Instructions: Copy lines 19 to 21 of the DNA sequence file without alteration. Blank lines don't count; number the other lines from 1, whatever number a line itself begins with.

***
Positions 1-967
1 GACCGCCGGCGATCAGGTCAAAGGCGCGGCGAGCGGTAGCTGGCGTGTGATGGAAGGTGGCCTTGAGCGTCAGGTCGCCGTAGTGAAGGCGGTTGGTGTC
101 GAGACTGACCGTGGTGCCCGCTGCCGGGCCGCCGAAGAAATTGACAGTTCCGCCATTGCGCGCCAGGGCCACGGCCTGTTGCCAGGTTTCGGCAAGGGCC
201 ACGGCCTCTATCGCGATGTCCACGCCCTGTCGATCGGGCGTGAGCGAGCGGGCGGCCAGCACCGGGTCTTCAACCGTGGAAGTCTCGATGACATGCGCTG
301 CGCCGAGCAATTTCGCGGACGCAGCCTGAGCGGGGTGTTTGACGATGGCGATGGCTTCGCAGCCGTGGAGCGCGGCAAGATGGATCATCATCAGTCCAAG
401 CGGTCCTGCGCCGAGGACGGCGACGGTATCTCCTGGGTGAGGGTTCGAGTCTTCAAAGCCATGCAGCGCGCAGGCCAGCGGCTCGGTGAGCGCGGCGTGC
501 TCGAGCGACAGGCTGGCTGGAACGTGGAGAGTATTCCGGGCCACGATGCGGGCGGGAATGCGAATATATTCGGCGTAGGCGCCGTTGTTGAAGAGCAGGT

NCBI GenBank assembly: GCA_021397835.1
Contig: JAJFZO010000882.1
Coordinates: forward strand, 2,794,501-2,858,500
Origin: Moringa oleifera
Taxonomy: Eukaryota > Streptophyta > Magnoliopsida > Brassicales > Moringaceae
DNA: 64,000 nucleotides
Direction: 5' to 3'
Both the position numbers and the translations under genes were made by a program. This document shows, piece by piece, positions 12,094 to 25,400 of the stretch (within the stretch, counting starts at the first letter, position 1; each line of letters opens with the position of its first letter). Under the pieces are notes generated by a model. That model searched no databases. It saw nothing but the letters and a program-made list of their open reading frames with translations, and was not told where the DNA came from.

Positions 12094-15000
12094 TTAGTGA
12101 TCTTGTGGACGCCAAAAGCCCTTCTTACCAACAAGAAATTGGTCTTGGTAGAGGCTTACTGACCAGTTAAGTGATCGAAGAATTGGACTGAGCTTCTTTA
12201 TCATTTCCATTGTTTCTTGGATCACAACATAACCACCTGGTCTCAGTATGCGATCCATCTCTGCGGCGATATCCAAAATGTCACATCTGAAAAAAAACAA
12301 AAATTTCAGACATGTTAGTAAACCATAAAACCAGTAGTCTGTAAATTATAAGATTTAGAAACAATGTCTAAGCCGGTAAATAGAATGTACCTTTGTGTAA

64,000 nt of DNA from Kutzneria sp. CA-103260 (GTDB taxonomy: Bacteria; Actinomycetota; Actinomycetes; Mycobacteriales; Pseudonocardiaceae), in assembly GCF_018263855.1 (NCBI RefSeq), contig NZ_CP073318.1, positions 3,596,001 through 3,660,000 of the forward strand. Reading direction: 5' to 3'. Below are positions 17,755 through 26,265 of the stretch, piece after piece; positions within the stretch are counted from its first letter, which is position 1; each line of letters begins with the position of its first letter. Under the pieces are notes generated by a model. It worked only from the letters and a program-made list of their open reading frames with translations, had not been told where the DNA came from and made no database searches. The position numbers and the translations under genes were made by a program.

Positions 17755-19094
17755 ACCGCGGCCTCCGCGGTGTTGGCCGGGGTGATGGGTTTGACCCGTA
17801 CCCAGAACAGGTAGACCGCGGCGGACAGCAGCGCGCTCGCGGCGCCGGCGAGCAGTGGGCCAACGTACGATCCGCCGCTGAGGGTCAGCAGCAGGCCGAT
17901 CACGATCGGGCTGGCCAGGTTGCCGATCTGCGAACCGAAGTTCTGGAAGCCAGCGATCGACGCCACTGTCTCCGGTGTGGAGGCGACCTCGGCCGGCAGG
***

12201 TCATTTCCATTGTTTCTTGGATCACAACATAACCACCTGGTCTCAGTATGCGATCCATCTCTGCGGCGATATCCAAAATGTCACATCTGAAAAAAAACAA
12301 AAATTTCAGACATGTTAGTAAACCATAAAACCAGTAGTCTGTAAATTATAAGATTTAGAAACAATGTCTAAGCCGGTAAATAGAATGTACCTTTGTGTAA

64,000 nt of DNA from Kutzneria sp. CA-103260 (GTDB taxonomy: Bacteria; Actinomycetota; Actinomycetes; Mycobacteriales; Pseudonocardiaceae), in assembly GCF_018263855.1 (NCBI RefSeq), contig NZ_CP073318.1, positions 3,596,001 through 3,660,000 of the forward strand. Reading direction: 5' to 3'. Below are positions 17,755 through 26,265 of the stretch, piece after piece; positions within the stretch are counted from its first letter, which is position 1; each line of letters begins with the position of its first letter. Under the pieces are notes generated by a model. It worked only from the letters and a program-made list of their open reading frames with translations, had not been told where the DNA came from and made no database searches. The position numbers and the translations under genes were made by a program.